The essay starts from the thesis that the introduction of the subsidiarity principle in Italian Constitution took place in a form such that it can be interpreted on a theoretical level and implemented in practice in very different ways. Then shows how it prevailed in practice the outsourcing model and how this has created a number of problems which are causing negative reactions from relevant organizations of the same Third Sector. It proposes finally to experience a new kind of subsidiarity based on the principles of distinctiveness and appropriateness.
The paper analyses an apparent feature of the current Italian welfare system, that is, so to speak, the verbiage in the identification of remedies to and ‘ways out’ of its persisting crisis. Countless labels and bizarre phrasings offer just as many allegedly new approaches or models claiming to be able to magically overturn the feeling of frustration and stagnation that most of health and social organisations are experiencing in Italy and elsewhere. The Author emphasises how, even in scientific debate, the unwitting mix of incompatible paradigms magnifies the feeling of confusion that may become, for many aspects, tragicomic. The very terms and concepts emerging from really innovative epistemic studies (reciprocity, empowerment, care, subsidiarity etc.) are often inconsistently used within the framework of the old top down paradigm responsible for the current crisis. As many fundamental key words are losing meaning, policy makers and fieldworkes are losing clarity of thought and capability to impact rationally on the ongoing degenerative processes.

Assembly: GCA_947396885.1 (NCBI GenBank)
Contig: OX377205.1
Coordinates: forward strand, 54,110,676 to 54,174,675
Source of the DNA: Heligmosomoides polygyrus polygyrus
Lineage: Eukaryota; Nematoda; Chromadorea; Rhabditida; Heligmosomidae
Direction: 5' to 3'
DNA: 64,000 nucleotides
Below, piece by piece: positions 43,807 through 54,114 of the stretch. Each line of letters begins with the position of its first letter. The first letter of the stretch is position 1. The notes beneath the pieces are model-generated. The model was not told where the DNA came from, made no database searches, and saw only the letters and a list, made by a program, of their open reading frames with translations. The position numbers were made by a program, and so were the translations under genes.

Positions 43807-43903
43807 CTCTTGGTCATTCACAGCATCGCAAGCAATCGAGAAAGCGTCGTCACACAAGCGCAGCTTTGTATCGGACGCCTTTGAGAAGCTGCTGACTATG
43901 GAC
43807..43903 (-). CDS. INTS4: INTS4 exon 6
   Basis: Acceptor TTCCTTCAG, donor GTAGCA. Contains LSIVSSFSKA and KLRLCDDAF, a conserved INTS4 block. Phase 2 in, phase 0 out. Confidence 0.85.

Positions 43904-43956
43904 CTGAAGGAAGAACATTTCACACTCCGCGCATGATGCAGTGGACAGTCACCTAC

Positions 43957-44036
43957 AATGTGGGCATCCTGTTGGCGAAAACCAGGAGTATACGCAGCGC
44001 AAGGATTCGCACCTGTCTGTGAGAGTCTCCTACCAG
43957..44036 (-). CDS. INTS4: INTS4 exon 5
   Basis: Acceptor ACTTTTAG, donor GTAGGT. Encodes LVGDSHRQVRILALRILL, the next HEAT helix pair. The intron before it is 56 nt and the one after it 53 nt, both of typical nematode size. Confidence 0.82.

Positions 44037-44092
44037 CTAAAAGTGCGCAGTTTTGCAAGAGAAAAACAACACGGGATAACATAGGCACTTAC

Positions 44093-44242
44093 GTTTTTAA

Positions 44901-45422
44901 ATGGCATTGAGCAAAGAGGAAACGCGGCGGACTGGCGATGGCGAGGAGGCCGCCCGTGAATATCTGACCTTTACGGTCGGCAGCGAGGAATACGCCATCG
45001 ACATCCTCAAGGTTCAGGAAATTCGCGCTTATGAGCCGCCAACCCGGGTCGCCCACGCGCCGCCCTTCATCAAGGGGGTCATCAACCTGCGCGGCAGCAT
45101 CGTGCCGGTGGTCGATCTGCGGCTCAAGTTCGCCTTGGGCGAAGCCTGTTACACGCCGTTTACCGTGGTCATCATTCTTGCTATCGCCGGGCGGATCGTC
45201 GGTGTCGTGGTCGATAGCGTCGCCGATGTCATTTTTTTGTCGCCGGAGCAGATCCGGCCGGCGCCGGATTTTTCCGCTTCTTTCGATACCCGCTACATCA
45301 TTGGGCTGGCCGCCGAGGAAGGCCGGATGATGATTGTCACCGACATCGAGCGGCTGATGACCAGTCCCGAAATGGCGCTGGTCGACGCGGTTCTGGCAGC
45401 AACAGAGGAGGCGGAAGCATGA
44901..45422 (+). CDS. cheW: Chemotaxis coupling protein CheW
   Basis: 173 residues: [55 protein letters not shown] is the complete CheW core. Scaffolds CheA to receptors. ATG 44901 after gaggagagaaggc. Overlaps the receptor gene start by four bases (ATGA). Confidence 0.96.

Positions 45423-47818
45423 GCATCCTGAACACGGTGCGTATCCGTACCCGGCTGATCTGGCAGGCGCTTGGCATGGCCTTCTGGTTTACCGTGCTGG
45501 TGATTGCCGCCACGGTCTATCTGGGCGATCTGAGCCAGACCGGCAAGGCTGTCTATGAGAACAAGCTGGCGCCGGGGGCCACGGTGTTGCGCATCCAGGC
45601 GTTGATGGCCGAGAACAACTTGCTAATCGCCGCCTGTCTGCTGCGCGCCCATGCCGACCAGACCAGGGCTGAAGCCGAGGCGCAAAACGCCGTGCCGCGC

The welfare systems in the liberal-democratic countries are undergoing structural changes. Often their evolution also concerns paradigm shifts. In this essay we try to understand what and how the new challenges to citizenship (social) emerge, mainly in an economic, social, political and cultural context (mainly due to the globalization process) completely different from the past. This requires a review of the allocative and distributive means of scarce resources. At the same time, the intense debate among intellectuals, scholars, policy makers, social workers raises again the questionabout principles, values and policiesat the basis of the welfare state. After delineating the evolution of the welfare state from the origin to present through the shift from the basic needs to the citizenship rights, the paper – from the point of view of political and social theory – analyzes the crisis of the welfare and reform proposals in place: the focus is the concept of citizenship whose definition necessarily reflects the deep change of our western societies. Democratic institutions, from the supranational to the local level, are faced with a change in the ways in which we define social policies, because the satisfaction of various social rights requires a redefinition of citizenship in heterogeneous and selective sense; such requests from universal are becomingnow more detailed: the homogeneous and standardized responses give way to demands of differentiated, pluralistic and multicultural public goods.